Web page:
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KGSM CIS Lab




The Application of the Service-Profit Chain
                              to e-Services




             ...
KGSM CIS Lab




02.Literature Review




                                  2
1. E-Services                                                                 KGSM CIS Lab

Emergence of e-service
□ Two m...
1. E-Services                                                                                   KGSM CIS Lab

e-commerce v...
1. E-Services                                                                                              KGSM CIS Lab

D...
1. E-Services                                                                                               KGSM CIS Lab

...
1. E-Services                                                                                              KGSM CIS Lab

R...
2. Frameworks Linking Measures Related to Service Success                                      KGSM CIS Lab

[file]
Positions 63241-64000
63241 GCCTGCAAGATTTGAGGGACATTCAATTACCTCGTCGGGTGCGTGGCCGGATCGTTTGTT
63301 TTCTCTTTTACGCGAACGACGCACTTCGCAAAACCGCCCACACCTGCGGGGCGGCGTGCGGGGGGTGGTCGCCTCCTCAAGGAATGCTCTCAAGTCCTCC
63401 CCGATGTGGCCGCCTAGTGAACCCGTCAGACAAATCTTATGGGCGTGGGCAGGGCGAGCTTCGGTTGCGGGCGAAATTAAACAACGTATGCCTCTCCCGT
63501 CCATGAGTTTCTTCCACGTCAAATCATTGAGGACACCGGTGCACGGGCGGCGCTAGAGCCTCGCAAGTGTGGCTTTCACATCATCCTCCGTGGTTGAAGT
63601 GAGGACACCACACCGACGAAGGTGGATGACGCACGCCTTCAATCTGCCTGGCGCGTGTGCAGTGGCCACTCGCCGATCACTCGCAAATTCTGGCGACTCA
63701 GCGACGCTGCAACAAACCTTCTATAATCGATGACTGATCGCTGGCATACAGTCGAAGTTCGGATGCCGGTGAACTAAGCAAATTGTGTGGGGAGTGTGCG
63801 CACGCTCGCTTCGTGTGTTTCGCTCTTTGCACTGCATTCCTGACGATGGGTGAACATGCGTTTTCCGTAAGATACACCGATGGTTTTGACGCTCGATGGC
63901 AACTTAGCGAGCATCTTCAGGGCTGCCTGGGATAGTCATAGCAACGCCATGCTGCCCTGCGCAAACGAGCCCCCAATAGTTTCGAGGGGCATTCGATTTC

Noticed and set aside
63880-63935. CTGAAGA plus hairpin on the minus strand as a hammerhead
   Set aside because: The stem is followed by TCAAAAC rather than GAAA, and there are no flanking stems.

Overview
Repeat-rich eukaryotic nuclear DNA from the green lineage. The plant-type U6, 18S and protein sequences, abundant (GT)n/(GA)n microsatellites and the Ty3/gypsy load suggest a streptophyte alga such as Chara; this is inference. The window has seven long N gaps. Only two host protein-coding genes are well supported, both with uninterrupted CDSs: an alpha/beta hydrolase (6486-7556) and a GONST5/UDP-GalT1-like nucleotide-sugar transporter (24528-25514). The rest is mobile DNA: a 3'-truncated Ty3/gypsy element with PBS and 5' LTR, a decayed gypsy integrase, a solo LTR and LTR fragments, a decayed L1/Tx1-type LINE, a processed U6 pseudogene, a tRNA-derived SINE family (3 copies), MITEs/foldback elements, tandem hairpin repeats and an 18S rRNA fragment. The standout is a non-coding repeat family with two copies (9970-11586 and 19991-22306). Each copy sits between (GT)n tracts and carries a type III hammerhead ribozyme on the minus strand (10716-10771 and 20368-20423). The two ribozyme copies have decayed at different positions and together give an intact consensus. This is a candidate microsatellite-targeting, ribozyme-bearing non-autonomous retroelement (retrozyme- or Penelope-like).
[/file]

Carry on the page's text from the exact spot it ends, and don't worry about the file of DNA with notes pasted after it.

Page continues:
The Service-P...
2. Frameworks Linking Measures Related to Service Success                                              KGSM CIS Lab

The S...
2. Frameworks Linking Measures Related to Service Success                           KGSM CIS Lab

The Quality-Value-Loyalt...
2. Frameworks Linking Measures Related to Service Success                                    KGSM CIS Lab

The Quality-Val...
2. Frameworks Linking Measures Related to Service Success                                               KGSM CIS Lab

The ...
3. E-Service Success Related Studies                                                   KGSM CIS Lab

E-Commerce Success (1...
3. E-Service Success Related Studies                                                                  KGSM CIS Lab